CS: Glad to help out in any way possible. Moving along, explain the idea behind “Couch Surfing” and tell me about some interesting experiences you’ve had with couch surfing.
NT: Couchsurfing (CS) is the most profound thing to happen in my recent years and I will tell you what it technically is, but more importantly what affect it had on me. CS is worldwide social experiment where individuals can post a profile and either stay in other people’s homes or offer their homes out to travelers. This allows for a cultural exchange that is otherwise stifled in a hotel room environment where people experience a sterile and pre-packaged experience. When I got involved, I was overwhelmed with the kindness and trust that people have for each other. I had never seen this level of generosity and it completely rekindled my faith in humanity. For example, I once had planned a snowboarding trip in Rutland, VT and my host said she only had room for one visitor. I asked if there was any way I could bring a second person with me. She offered to relocate to a friend’s place so that I could have her place to myself. This was foreign to me at the time, but I have seen people perform random acts of kindness time and time again through this community.
CS: Is flying the only profession that you can imagine yourself taking part in?
NT: Definitely not. I would love to try so many other things, but I would still use aviation as a tool for whatever other profession I chose. In fact, my goal has always been to make a living with my music career (an impossible sounding feat as of late) and so I am working on uniting my two passions by performing with my band at aviation events like air shows. I could also see myself as a professional snowboarder. Anyone that has ever snowboarded with me probably can’t see that, but I have a really good imagination.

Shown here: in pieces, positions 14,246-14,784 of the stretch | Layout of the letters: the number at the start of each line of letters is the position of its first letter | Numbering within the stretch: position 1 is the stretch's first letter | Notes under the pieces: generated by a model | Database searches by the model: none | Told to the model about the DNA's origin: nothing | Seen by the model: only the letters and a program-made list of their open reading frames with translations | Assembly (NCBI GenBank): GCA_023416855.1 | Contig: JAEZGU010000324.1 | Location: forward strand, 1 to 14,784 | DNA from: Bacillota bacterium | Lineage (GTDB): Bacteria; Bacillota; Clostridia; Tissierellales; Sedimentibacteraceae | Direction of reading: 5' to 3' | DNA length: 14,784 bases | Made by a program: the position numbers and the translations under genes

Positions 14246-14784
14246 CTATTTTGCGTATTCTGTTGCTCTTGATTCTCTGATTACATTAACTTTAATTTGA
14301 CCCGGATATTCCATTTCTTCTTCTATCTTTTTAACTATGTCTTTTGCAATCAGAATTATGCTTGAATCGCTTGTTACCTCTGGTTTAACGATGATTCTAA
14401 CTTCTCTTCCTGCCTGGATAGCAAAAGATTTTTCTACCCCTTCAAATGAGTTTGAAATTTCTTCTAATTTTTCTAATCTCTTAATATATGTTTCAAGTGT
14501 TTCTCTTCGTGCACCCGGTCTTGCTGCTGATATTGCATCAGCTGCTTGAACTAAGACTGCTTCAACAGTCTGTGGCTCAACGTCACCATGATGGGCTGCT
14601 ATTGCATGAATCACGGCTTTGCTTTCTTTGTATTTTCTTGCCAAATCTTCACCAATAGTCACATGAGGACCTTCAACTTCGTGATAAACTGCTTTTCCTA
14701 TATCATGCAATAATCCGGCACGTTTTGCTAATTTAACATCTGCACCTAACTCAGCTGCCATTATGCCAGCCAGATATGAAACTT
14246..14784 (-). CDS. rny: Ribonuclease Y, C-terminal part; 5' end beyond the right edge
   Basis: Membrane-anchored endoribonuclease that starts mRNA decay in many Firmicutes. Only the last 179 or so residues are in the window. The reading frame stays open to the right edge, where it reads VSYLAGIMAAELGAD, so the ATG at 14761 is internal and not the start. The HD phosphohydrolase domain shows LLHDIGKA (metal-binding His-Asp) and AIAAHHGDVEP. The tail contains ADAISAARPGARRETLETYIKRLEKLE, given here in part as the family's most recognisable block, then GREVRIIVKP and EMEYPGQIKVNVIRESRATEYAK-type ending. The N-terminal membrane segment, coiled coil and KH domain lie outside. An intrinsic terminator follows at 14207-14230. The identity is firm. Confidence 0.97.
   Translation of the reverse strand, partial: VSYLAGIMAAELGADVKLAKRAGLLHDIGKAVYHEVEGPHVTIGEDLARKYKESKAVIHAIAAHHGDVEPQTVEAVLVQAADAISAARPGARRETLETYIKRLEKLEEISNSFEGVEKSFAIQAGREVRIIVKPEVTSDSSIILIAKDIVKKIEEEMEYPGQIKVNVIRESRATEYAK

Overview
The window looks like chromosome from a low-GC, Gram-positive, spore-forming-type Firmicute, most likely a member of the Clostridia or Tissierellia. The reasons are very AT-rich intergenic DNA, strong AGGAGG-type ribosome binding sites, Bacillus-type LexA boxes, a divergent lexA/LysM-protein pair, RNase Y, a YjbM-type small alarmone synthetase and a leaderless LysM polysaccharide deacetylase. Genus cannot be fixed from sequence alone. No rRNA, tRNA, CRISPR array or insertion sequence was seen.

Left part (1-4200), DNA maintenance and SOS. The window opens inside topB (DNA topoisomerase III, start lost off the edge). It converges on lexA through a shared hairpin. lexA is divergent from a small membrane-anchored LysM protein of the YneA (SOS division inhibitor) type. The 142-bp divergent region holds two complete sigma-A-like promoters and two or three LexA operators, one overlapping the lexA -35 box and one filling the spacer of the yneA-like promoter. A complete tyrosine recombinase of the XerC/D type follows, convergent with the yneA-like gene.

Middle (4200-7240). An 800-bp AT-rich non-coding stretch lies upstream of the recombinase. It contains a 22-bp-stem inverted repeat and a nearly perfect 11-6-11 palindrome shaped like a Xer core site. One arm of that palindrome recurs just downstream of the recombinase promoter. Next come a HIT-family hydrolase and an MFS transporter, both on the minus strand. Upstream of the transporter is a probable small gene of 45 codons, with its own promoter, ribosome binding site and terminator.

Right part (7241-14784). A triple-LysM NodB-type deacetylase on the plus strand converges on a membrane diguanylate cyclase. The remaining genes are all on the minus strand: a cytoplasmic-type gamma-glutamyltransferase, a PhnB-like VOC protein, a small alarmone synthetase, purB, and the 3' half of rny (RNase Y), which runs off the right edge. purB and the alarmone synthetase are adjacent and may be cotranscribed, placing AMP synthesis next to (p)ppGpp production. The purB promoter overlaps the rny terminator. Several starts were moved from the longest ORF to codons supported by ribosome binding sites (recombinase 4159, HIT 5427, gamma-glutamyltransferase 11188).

CS: To wrap up, what are some key suggestions you can offer to people that are interested in learning how to fly?
NT: Google the nearest flight school, go visit and take an intro flight. In most cases, it’s much cheaper than people think and you will actually get to fly the plane yourself. It is completely safe, totally exhilarating and if you are trying to impress your friends, it makes for a great response to, “what did you do today?” “Ahh nothing much. Ate lunch, watched a little TV, flew a plane. You know, the usual.”
For more on Nick (http://www.facebook.com/rockstarnik) and a complete look at the services offered by Air East Airways, check out http://www.aireast.com/. Keep a look out for Nick’s new weekly travel column exclusively at The Campus Socialite. Learn how to live like a rock star by simply learning how to fly.